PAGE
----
Thank you for joining me in welcoming… Jennifer Shirk!

I've followed Jennifer's fun, quirky blog, Me, My Muse, and I, for years. It's like heading over to your best friend's house for a cup of tea and a brownie--it just feels right. Jennifer has two "fun, feel-good, romantic fiction" books out: Georgie on His Mind and The Role of a Lifetime, and later in this post you'll learn how you can enter to win a copy of The Role of a Lifetime! Woo-hoo!

Let's get to it!

1. Beverage of choice?

Water. (I know, boring. But you asked.) After I read how good water is for you, I’m now hooked. However, if I’m out in a nice restaurant or bar, you would find me drinking a Stoli Doli for sure!

2. Any pets?

Yes, four hermit crabs. What the? Yes, hermit crabs are the way to go if you want low maintenance, except I think I need to get a heater for them this winter.

3. Dream vacation?

Portofino or Rome, Italy. *sigh* I’ve never been to Europe, but since my hubby is Italian (half) we’re planning on going there first. Someday…

4. What are you listening to right now?

Music? Ha! My kiddo has the TV cranked to an insane volume and it’s on the Disney channel.

5. What's for dinner?

Mexican black bean lasagna. (It’s my one day a week to pretend to be a vegetarian.) The hubby and kiddo dubbed themselves “meatatarians” but they do enjoy this recipe.
Jennifer, hermit crabs are the one pet I've been able to prevent from entering my home. The kids are experts at pushing my "let's get another pet" button. It's sad, really! Your dream vacation sounds extra special since your hubby is part Italian. I hope you can make it happen soon.

Disney and I are not on friendly terms right now. If I have to hear that song with monsters in it one more time--maybe by the star of Ant Farm?--I'm borrowing an air-soft gun and shooting our television. But I will say, your dinner is making the "meatatarian" in me drool! I'll take anything with layers of gooey cheese! Thanks so much for being my guest today.

Sandra Moyer has a good reason to distrust actors. She was once married to one who left her and her child. However, she’s desperate for publicity to help her struggling preschool. Hollywood playboy Ben Capshaw’s request to access her classes to prepare for a role is an offer she can’t refuse.

Sandra second guesses herself on that decision until she sees Ben in action with the children. Her apprehension turns to wonder, and then to feelings she’d thought were closed off forever. Yet how can she trust that what she’s seeing is real?

As a boy, Ben learned that acting was the answer to everything. The role he’s up for now will enhance his career and, he’s sure, secure his happiness. But spending time with Sandra and her daughter stirs up emotions that—for once—aren’t pretend.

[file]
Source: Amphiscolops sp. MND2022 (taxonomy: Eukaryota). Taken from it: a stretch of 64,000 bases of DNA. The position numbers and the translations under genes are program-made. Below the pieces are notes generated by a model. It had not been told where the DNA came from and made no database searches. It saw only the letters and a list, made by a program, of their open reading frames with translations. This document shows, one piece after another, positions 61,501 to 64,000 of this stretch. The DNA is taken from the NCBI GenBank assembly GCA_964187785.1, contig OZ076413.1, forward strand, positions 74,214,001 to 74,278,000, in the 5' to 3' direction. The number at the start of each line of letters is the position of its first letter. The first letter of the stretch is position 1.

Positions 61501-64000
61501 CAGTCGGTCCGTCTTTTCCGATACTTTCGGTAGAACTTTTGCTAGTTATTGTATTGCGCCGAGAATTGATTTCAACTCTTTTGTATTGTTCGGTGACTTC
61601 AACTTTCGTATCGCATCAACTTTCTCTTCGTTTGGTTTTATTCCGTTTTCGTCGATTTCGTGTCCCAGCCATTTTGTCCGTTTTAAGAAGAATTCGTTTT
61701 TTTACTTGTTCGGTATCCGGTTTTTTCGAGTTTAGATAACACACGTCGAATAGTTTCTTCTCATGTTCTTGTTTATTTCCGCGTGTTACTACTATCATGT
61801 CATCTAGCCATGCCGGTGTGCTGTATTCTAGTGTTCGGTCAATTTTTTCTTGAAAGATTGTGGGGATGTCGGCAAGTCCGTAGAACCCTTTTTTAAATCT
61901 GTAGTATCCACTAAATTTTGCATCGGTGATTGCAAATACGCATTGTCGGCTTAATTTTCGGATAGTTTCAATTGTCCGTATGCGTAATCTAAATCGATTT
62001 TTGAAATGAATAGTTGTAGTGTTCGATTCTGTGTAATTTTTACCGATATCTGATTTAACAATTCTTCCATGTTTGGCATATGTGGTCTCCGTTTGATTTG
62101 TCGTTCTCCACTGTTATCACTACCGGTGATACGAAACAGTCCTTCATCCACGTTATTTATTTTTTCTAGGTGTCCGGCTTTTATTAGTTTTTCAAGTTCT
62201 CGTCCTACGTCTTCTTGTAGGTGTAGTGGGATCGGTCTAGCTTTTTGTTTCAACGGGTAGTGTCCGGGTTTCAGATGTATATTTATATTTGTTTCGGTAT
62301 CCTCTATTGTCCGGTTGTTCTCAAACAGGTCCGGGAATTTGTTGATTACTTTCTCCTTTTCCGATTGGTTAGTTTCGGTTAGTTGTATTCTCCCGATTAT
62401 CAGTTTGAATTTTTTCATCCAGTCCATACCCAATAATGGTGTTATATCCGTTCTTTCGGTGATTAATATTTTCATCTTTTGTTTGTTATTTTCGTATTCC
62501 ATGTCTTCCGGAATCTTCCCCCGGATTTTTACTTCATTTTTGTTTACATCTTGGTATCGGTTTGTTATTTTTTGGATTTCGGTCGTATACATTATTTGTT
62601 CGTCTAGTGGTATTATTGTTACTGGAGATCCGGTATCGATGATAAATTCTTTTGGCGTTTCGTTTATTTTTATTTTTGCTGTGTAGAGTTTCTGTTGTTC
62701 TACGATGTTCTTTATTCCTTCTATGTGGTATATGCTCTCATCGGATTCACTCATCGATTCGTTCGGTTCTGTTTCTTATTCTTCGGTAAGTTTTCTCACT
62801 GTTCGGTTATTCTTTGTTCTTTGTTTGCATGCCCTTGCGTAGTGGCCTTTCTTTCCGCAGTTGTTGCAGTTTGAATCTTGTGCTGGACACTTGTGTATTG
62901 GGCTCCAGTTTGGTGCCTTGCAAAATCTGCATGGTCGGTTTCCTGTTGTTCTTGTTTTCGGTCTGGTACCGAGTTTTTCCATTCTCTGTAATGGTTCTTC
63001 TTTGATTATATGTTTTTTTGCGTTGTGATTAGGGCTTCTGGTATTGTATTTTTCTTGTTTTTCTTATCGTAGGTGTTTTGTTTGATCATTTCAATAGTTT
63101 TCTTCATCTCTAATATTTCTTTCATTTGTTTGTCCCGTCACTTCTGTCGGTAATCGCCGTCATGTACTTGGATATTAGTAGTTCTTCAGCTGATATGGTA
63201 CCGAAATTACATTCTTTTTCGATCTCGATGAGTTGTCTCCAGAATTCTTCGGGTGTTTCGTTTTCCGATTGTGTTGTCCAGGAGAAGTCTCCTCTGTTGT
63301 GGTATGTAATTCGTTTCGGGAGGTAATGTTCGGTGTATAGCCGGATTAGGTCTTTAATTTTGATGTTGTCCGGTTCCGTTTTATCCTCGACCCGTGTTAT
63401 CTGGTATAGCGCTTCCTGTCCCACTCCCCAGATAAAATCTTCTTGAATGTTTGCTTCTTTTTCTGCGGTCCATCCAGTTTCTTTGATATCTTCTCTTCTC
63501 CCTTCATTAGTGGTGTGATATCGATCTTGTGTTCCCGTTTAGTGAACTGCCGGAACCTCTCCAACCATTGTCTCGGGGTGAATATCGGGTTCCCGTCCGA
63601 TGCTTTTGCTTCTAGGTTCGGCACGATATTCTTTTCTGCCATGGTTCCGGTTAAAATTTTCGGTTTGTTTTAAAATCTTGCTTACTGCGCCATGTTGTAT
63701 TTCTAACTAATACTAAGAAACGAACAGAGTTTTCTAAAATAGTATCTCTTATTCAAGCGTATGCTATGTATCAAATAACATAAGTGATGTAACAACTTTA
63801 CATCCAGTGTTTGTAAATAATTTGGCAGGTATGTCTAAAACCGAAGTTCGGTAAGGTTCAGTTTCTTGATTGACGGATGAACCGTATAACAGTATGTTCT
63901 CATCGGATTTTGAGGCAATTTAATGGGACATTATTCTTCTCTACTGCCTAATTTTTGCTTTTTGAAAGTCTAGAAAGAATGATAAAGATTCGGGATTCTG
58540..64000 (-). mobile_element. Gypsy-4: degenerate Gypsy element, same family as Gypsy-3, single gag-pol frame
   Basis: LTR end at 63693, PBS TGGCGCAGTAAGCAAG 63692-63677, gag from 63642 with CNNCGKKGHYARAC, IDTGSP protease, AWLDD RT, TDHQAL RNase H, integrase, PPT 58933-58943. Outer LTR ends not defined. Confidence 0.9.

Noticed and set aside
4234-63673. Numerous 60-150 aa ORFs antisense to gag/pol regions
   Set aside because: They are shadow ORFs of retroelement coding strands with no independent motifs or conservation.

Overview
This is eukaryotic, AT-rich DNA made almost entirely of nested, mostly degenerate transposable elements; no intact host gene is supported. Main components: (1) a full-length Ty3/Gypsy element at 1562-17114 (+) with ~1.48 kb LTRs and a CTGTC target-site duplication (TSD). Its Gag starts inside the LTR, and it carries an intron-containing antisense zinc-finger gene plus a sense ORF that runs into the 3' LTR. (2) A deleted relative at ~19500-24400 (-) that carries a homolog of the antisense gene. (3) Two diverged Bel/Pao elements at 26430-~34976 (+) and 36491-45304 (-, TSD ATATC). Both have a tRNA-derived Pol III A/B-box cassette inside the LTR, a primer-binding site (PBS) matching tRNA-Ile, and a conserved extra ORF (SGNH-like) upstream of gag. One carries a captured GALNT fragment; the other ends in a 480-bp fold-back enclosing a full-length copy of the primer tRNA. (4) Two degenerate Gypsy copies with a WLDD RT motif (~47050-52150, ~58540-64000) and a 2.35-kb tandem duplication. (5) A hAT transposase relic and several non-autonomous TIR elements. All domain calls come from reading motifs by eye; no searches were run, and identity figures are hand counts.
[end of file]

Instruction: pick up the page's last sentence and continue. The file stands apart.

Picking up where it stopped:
Ben’s ready for a lifetime role as husband and father—if he can convince Sandra not to typecast him.

Here's your chance to win a copy of The Role of a Lifetime. Head to Goodreads, linked here, to enter! Contest deadline is October 16, 2011, so don't delay!


Jennifer Shirk has a bachelor degree in pharmacy-which has in NO WAY at all helped her with her writing career. But she likes to point it out, since it shows romantic-at-hearts come in all shapes, sizes, and mind-numbing educations.

She writes sweet romances for Samhain Publishing and Avalon Books. She's also a board member for Straight Ahead Ministries, an organization involved in helping spread the gospel and aiding medical and pharmacy students in Russia. She resides in a beach resort in NJ, and when she's not involved in all the above, she's taking care of her most treasured possessions: her husband, daughter, and four hermit crabs.

For more information about Jennifer, head to her website, her blog, be friends with her on Facebook, and follow her on Twitter.

Who has spotted Christmas decorations in stores? Anyone counting the days until Christmas yet?

Have a wonderful Wednesday!

Monday, October 10, 2011

7 Ways to Prepare to Give a Conference Workshop

Over the weekend, I was blessed to speak at a local writer's conference, Write Brain Workshop, presented by Northwest Ohio Writers Forum in Perrysburg, Ohio. I've given presentations to writers and I've taught fiction workshops in the past, but this was my first time speaking to complete strangers.

I had a wonderful time meeting so many talented local authors, and the venue--a gorgeous mansion on the banks of the Maumee River--couldn't have been better.

I spent a lot of time preparing for my workshop. If you're interested in speaking at conferences, here are my preparation tips.

1. Give the presentation on a topic you are passionate about.

Months in advance, the event coordinator, Elizabeth Irwin, and I discussed possible topics that would interest the attendees. She felt a craft-based workshop would fit well with the other speakers, and I quickly offered three options which I felt passionate about. We narrowed it down to "Plotting the Scene." Since I've spent years experimenting with plotting methods and I regularly study books on plot and structure, I knew I'd be comfortable speaking about it.

2. Prepare a written handout to supplement your speech.